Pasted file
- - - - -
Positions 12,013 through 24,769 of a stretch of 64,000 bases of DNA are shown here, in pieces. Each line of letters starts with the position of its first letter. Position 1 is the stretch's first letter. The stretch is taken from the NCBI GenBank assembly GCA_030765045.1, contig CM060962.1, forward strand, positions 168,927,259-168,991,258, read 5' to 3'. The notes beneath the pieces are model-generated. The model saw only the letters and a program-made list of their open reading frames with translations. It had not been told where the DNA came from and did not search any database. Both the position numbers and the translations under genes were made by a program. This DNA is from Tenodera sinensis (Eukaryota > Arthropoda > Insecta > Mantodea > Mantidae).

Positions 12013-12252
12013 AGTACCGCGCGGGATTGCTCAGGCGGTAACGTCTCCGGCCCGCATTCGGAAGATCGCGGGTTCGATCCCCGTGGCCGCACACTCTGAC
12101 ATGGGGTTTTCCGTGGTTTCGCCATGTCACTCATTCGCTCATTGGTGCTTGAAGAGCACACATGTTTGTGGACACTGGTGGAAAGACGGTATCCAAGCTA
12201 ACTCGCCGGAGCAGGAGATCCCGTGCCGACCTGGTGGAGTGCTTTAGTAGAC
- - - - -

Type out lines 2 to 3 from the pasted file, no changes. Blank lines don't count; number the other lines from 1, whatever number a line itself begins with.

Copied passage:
Positions 12013-12252
12013 AGTACCGCGCGGGATTGCTCAGGCGGTAACGTCTCCGGCCCGCATTCGGAAGATCGCGGGTTCGATCCCCGTGGCCGCACACTCTGAC